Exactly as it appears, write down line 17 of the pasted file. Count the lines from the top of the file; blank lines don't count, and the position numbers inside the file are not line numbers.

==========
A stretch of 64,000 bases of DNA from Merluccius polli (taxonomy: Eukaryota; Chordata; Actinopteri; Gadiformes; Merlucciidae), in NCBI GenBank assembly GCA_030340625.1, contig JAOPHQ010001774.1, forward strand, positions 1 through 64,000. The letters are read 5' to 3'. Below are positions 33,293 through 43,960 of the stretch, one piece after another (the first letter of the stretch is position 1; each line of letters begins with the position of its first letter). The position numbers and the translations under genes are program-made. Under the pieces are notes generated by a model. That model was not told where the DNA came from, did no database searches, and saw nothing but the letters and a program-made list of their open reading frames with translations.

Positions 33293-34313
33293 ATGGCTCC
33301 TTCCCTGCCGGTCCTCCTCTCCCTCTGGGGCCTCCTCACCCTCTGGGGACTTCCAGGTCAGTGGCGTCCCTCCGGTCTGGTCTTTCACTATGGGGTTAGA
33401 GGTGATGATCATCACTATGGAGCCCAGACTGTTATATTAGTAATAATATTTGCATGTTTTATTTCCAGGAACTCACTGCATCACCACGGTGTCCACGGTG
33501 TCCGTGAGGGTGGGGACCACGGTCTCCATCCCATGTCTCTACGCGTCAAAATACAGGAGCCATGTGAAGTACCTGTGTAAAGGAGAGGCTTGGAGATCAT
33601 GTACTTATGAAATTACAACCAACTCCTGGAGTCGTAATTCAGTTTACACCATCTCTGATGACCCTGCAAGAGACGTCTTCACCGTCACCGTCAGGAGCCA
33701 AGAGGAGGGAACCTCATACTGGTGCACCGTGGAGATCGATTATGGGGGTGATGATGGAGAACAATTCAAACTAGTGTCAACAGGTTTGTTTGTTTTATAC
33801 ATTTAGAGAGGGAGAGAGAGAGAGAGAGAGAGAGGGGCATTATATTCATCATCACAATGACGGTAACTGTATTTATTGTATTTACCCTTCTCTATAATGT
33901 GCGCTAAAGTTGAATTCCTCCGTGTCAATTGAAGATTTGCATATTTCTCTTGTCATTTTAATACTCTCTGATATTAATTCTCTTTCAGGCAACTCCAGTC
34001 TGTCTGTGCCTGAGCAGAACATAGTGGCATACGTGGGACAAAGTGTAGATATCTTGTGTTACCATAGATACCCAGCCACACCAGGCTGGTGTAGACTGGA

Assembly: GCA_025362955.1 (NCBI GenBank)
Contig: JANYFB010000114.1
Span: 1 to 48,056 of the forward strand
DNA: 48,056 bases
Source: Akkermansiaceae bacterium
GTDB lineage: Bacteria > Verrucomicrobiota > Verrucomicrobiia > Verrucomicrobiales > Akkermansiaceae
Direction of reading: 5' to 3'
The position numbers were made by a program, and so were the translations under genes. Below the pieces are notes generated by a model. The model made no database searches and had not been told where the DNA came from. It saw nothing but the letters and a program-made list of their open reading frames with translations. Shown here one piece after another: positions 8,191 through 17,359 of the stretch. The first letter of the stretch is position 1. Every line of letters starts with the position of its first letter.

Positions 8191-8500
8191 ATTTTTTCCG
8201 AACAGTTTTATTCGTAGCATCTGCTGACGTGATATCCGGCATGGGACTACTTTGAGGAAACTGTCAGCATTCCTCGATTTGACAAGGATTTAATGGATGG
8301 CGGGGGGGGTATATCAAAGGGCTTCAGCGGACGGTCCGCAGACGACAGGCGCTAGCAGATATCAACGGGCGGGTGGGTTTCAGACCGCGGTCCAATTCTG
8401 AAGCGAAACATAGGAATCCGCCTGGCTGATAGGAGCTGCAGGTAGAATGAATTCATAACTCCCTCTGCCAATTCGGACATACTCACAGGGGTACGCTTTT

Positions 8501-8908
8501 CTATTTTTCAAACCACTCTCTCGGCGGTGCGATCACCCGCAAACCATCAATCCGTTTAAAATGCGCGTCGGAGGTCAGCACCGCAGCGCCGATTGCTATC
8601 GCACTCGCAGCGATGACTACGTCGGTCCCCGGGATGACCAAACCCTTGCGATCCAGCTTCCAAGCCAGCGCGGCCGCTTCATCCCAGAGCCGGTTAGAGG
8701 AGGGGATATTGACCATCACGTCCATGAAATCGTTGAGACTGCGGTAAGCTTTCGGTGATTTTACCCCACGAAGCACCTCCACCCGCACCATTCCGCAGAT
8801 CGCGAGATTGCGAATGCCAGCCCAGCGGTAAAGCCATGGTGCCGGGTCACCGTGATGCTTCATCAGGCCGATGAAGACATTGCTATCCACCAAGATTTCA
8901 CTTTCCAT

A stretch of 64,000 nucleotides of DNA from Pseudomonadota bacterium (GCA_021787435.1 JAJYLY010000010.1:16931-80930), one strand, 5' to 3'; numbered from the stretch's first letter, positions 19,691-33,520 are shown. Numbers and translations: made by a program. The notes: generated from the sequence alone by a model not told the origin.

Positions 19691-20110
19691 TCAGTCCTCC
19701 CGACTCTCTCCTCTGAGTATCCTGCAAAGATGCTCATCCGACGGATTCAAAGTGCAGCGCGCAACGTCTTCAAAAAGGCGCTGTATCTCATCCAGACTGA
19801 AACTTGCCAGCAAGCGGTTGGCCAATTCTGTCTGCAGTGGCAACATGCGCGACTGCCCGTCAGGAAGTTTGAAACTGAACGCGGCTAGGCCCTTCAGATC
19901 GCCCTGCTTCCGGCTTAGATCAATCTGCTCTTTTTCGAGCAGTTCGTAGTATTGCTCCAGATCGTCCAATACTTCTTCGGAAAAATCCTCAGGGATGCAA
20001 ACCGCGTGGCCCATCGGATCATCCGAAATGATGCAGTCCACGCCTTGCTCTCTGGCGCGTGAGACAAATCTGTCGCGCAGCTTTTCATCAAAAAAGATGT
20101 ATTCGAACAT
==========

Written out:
GTDB lineage: Bacteria > Verrucomicrobiota > Verrucomicrobiia > Verrucomicrobiales > Akkermansiaceae